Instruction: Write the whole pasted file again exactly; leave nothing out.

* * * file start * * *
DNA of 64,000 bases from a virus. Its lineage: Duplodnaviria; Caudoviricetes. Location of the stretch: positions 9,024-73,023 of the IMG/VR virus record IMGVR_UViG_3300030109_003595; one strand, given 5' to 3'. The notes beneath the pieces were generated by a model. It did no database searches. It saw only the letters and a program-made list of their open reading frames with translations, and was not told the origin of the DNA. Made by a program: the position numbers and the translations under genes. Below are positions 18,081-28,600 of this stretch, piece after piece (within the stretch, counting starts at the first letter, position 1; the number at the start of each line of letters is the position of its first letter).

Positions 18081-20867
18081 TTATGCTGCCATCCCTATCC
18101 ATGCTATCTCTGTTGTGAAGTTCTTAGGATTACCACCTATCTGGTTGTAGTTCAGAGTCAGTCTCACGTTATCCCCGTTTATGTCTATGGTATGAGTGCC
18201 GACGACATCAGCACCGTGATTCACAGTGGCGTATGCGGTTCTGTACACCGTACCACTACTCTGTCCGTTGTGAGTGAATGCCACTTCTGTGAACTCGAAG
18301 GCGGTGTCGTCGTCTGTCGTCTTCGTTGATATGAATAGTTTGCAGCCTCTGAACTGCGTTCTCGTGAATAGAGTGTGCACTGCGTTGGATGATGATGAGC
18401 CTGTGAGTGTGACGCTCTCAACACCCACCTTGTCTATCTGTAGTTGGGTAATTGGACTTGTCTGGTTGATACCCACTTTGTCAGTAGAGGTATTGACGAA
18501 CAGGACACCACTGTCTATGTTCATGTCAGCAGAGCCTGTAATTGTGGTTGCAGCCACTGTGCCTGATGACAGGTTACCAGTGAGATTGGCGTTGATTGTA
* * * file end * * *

DNA of 64,000 bases from a virus. Its lineage: Duplodnaviria; Caudoviricetes. Location of the stretch: positions 9,024-73,023 of the IMG/VR virus record IMGVR_UViG_3300030109_003595; one strand, given 5' to 3'. The notes beneath the pieces were generated by a model. It did no database searches. It saw only the letters and a program-made list of their open reading frames with translations, and was not told the origin of the DNA. Made by a program: the position numbers and the translations under genes. Below are positions 18,081-28,600 of this stretch, piece after piece (within the stretch, counting starts at the first letter, position 1; the number at the start of each line of letters is the position of its first letter).

Positions 18081-20867
18081 TTATGCTGCCATCCCTATCC
18101 ATGCTATCTCTGTTGTGAAGTTCTTAGGATTACCACCTATCTGGTTGTAGTTCAGAGTCAGTCTCACGTTATCCCCGTTTATGTCTATGGTATGAGTGCC
18201 GACGACATCAGCACCGTGATTCACAGTGGCGTATGCGGTTCTGTACACCGTACCACTACTCTGTCCGTTGTGAGTGAATGCCACTTCTGTGAACTCGAAG
18301 GCGGTGTCGTCGTCTGTCGTCTTCGTTGATATGAATAGTTTGCAGCCTCTGAACTGCGTTCTCGTGAATAGAGTGTGCACTGCGTTGGATGATGATGAGC
18401 CTGTGAGTGTGACGCTCTCAACACCCACCTTGTCTATCTGTAGTTGGGTAATTGGACTTGTCTGGTTGATACCCACTTTGTCAGTAGAGGTATTGACGAA
18501 CAGGACACCACTGTCTATGTTCATGTCAGCAGAGCCTGTAATTGTGGTTGCAGCCACTGTGCCTGATGACAGGTTACCAGTGAGATTGGCGTTGATTGTA